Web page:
It’s hard to love a snake.
I know, all creatures great and small and all that, but even though I am a snake supporter, I have to admit that there is something very snaky about a snake.
I had a pet King Snake in college. (It was just a phase.) I’ve captured beneficial snakes and brought them to the farm, and I’ve relocated other snakes. My official snake policy on the farm is “live and let live.” In fact, we have the same policy for all the creatures that share this space.
Except for Copperheads. Copperhead behavior and puppy behavior is not compatible. I’d be embarrassed to tell you what I spent at the vet once because of a copperhead. Copperheads just won’t get out of the way. They “bow up” and stand their ground and wait for you or one of your dogs to step on them. “Go ahead. Step on me. I dare you. I was here first and I’m not moving.” I don’t relocate Copperheads, but I do relocate parts of Copperheads.
Rattlesnakes? No problem. We have co-existed here with timber rattlers for decades. Rattlesnakes are thoughtful enough to alert you to their presence; otherwise they are good at getting out of the way.
Snakes are just too beneficial to disrespect. They earn their keep in mice alone, and the only cost to me is watching where I put my feet. We could all use an occasional reminder to watch where we put our feet.
We don’t have water moccasins here in the North Georgia Mountains. Some people will argue with that, but I’ve never seen one, and the biologist for our Conservation Easement says that this area is outside their range. I’ll take the word of the scientist over the guy who runs over every snake he sees in the road. You know the type.
We do have water snakes here, and they look so much like water moccasins they really get your attention. They are extremely snaky. They can also be aggressive. They like to jump out of a bush and into the water when you’re trout fishing. I think it amuses them to wait until the last minute when you’re almost directly under them. Sometimes they even like to see what kind of gear you have in your boat.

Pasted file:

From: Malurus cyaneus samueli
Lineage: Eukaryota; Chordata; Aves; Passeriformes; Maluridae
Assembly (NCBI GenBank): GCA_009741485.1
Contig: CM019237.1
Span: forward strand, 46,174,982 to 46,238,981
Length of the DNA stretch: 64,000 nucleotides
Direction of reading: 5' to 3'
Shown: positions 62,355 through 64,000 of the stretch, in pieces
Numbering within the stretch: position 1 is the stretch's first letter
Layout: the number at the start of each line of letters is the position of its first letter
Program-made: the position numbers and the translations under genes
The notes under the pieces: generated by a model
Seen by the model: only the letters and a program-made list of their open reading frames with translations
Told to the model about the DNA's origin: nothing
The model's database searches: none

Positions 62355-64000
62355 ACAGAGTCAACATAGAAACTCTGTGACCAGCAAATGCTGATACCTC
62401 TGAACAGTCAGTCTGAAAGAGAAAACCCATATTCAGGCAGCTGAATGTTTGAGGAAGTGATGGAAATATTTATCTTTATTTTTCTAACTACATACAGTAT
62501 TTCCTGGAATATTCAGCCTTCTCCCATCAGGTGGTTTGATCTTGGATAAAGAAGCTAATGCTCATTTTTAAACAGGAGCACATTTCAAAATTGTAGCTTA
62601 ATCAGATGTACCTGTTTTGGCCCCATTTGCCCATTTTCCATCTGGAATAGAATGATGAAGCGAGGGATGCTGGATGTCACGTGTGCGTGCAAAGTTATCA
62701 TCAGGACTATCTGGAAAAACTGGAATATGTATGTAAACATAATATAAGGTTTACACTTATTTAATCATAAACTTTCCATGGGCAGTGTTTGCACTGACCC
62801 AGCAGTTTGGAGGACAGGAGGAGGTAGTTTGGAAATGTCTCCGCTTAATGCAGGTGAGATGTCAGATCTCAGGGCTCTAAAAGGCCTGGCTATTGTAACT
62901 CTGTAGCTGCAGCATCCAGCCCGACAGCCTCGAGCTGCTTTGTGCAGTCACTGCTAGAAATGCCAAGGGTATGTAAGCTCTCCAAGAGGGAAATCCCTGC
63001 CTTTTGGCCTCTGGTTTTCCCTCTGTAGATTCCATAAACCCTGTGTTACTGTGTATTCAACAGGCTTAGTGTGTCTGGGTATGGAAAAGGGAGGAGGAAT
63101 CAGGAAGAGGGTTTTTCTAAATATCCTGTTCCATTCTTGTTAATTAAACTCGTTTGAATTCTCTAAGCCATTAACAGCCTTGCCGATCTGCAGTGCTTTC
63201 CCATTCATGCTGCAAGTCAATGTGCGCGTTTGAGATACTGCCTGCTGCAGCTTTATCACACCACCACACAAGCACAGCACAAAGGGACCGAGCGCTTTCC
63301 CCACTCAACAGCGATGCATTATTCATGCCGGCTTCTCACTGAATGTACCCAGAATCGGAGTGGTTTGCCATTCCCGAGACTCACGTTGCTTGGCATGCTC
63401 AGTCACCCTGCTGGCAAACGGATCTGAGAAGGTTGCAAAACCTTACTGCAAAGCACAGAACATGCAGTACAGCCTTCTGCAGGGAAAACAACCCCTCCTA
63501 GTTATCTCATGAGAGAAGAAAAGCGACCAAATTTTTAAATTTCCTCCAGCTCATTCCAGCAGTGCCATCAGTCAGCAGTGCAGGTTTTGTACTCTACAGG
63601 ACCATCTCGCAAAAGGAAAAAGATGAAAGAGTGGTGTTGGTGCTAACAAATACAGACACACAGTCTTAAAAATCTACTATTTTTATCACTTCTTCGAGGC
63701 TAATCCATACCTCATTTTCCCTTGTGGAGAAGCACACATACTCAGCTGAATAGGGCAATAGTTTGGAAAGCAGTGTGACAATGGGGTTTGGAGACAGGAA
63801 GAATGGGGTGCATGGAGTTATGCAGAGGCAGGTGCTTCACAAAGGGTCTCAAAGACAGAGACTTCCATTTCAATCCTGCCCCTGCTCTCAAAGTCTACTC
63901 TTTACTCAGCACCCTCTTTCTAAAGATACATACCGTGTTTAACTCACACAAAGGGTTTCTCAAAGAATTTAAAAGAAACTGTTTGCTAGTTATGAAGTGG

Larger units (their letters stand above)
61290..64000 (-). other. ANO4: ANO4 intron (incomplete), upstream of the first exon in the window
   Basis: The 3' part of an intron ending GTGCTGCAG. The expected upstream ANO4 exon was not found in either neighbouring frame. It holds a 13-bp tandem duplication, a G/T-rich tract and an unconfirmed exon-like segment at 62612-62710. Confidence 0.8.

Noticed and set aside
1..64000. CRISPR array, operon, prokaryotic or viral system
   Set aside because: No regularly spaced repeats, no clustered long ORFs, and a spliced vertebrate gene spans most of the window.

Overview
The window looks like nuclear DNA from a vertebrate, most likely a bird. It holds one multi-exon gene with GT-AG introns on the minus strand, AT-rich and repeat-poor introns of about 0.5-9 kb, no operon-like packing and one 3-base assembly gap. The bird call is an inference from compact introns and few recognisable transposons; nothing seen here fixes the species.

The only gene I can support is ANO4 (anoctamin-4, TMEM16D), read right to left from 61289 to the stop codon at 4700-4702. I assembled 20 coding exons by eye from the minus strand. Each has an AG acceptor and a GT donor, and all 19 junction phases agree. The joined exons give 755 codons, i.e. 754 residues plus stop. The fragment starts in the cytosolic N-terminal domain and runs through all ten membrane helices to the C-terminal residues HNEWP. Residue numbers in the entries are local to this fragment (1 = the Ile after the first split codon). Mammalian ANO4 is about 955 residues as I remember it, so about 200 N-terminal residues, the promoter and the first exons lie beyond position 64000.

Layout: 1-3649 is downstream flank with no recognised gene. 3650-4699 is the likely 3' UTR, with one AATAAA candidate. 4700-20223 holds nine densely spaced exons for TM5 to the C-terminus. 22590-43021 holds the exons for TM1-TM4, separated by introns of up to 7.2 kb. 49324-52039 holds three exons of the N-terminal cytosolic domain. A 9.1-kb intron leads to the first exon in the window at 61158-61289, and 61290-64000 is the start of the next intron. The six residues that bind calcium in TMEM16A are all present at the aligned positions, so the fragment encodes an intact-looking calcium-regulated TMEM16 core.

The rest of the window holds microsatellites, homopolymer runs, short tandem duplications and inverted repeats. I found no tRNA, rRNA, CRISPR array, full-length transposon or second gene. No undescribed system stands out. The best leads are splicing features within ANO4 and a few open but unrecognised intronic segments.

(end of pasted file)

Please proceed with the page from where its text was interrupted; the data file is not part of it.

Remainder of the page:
Water snakes are spring-loaded, and they can jump an unbelievable distance. I saw one jump about 15 feet into the Chattooga River. The kid who disturbed him was in a canoe and decided to float over to a rock face and investigate a hole. The snake cleared his face by about 3 inches.
Fear makes you do illogical things, and the poor kid screamed and jumped into the river – with the snake. When he realized what he had done, I swear he walked on water trying to get out. He wasn’t a great swimmer, and with his life jacket on he churned the water in little circles like whipping eggs into meringue. I don’t think he ever bathed again, and the snake left the river and moved to the desert.
We once had a water snake living in our frog pond. When you looked at her head, there was no doubt that she was non-poisonous. She looked almost sweet, with a ghost of a Mona Lisa smile, and she had pretty eyes. I named her Hazel.
Though Hazel’s visage was very becoming, any time you happened upon her there was a visceral reaction. The grab in the gut, the raised hairs on the arms and the tingle in the spine all shouted, “Snake!”
We eventually got used to each other, since the pond is right next to the garden. But even when I knew it was only her with the pretty eyes, those intimidating markings and that serpentine slither did not inspire a warm, cozy feeling.
The frogs in our pond were not very happy with Hazel as a neighbor. Some of them moved to another nearby pond, and the ones that remained were not nearly as mouthy as they once were. There were far too many frogs in that pond for the available food supply, but Hazel provided for a better balance. Nature always seeks balance if we get out of the way and allow it to happen. Just watch where you put your feet.